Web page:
Earle’s introduction to Van Zandt’s music came as a 14-year-old in San Antonio. Over the decades, no matter what his personal situation, Earle has never lost his love for Van Zandt or his music. Since Van Zandt’s death 11 years ago, there have been various essays, books and articles penned about his importance to the, folk and even alternative rock worlds, but few are in a better position to truly understand his music than Earle, who saw Van Zandt when he was both at the bottom and top of the music world.

Earle’s CD, Townes, was mostly recorded first in his Greenwich Village apartment with an acoustic guitar, then later polished with overdubs at Nashville’s Sound Emporium by Dennis Crouch and Greg Morrow.

Monday night Earle will be playing the songs from this release solo and on acoustic guitar, along with special guest Allison Moorer, in concert at The Belcourt Theatre.
— Ron Wynn

Ben Sollee
The Belcourt Theatre
2102 Belcourt Ave.
7 p.m., $18.50, $20.50

Ben Sollee’s classical training on cello was augmented by an early introduction to soul music, especially the songs of Otis Redding and Ray Charles, through his parents’ huge record collection.

Later he became immersed in folk music, and eventually he became part of The Sparrow Quartet. Sollee, banjo ace Bela Fleck, fellow banjo soloist and vocalist Abigail Washburn and violinist Casey Driessen explored everything from gospel to outside jazz, rock, folk and the blues on their 2008 debut Abigail Washburn & The Sparrow Quartet.

Sollee subsequently issued his own EP If You Are Gonna Lead My Country and later a full CD Learning to Bend.

A tremendous improviser and equally accomplished melodic interpreter and accompanist, Sollee enjoys disproving notions about how the cello should sound or what context most fits it thematically.

He’s become a popular favorite on NPR, which picked him as one of the Top Ten Unknown Artists of the Year two years ago. Sollee has been touring since March with the Vienna Teng Trio, and they’ll appear at the Belcourt Tuesday night.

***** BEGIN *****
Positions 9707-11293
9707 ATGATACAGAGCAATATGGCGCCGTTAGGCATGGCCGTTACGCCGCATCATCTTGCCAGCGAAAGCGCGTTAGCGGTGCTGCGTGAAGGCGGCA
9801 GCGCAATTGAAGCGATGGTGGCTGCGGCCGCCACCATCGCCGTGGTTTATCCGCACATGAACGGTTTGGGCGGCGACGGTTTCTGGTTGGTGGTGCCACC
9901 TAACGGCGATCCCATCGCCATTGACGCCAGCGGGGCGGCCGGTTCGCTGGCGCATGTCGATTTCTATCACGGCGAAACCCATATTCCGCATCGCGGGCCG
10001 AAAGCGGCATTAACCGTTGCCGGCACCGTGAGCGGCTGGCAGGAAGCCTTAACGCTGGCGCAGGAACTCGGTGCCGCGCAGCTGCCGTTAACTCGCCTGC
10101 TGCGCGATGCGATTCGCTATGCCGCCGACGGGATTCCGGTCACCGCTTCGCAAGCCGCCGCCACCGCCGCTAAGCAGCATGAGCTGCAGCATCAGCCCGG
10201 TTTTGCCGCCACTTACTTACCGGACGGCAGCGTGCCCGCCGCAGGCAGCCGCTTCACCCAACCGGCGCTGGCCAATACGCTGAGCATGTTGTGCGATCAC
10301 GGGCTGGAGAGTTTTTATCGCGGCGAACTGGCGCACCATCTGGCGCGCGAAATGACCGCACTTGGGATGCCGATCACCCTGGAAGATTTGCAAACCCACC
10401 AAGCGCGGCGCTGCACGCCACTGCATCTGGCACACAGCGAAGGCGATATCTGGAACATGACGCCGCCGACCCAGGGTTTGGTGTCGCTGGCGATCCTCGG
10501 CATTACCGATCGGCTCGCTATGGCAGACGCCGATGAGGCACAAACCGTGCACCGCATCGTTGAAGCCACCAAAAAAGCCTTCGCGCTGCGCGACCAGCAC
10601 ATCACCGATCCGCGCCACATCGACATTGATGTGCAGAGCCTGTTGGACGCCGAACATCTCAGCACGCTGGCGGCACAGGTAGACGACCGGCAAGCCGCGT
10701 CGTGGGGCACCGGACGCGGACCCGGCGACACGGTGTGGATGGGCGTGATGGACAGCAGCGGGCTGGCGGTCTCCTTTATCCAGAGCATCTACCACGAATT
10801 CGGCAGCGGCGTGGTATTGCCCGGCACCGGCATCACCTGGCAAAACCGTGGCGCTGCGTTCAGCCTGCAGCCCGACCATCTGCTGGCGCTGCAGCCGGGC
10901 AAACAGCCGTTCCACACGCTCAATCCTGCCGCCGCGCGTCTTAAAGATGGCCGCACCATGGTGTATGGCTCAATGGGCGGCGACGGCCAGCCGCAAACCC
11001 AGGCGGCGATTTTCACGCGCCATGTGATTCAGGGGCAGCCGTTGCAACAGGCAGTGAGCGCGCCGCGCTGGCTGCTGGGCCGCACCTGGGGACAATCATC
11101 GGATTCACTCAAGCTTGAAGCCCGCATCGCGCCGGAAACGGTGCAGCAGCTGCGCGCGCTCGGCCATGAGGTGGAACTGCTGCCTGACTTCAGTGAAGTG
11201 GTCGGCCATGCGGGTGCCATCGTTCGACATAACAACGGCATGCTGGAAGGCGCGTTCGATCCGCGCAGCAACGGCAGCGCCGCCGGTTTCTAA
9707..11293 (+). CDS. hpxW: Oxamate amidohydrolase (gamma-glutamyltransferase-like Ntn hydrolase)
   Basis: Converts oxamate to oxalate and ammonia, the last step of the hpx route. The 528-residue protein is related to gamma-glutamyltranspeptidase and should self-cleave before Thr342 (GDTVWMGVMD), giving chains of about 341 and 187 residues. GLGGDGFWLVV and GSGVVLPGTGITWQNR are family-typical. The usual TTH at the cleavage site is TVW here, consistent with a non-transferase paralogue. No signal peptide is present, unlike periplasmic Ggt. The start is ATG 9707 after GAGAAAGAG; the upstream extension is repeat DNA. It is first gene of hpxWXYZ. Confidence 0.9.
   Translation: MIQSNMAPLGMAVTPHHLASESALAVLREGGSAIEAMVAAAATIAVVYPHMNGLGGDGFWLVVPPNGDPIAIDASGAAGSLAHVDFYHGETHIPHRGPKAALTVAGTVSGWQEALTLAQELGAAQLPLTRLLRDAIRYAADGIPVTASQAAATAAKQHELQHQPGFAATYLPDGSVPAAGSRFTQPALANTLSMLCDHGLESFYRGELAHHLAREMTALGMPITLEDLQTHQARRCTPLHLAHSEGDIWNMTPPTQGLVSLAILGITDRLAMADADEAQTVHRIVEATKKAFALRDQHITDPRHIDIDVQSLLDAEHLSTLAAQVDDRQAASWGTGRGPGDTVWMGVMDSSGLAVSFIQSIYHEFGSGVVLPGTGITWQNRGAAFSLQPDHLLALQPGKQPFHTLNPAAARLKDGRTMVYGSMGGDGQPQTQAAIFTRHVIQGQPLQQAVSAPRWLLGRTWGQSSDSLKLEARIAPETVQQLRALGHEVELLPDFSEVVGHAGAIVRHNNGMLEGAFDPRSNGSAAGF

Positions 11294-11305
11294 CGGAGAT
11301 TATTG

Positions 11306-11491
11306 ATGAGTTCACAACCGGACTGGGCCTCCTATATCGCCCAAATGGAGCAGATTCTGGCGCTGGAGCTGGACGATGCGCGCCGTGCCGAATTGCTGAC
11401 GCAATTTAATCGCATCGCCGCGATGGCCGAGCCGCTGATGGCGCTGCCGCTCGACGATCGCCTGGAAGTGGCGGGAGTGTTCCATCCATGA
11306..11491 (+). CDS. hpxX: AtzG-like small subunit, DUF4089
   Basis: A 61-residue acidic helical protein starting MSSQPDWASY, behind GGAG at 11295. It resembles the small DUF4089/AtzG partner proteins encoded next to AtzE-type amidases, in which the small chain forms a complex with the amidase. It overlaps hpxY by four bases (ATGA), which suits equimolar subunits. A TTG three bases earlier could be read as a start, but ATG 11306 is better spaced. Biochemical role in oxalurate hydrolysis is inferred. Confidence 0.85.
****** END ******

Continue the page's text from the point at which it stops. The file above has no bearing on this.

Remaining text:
— Ron Wynn

The Jonas Brothers
(with Jordin Sparks and the Honor Society)
Sommet Center
501 Broadway
7 p.m., $29.50-$84.50

Yes, I know The Jonas Brothers played here in January. But that was at the smaller Ryman Auditorium, and their new CD, Lines, Vines and Trying Times, had not been released. And this show is one of the last three in the United States before the brothers take off for Canada and Europe for the rest of the year.

So, if you have a daughter under the age of 16, and she’s been nagging you to take her to see Kevin, Joe and Nick, and there are tickets to be had, well, this may be your best chance. Their World Tour 2009 includes a massive 140-foot plus stage centered in the arena that aims to give a larger number of Jonas Brothers fans a closer, more interactive live concert than they’ve ever experienced before. It features a one-of-a-kind circular water screen, multi-color laser effects, motion automated video screens, a giant crane levitating over the audience plus other surprises that will bring the tour to the next level of concert entertainment.

Oh, and the music is pretty darn good, too — sort of like a modern-day Cheap Trick, but with better hair and fashion sense. Check out “Paranoid” and “Tonight” if you don’t believe me.
— Vincent Troia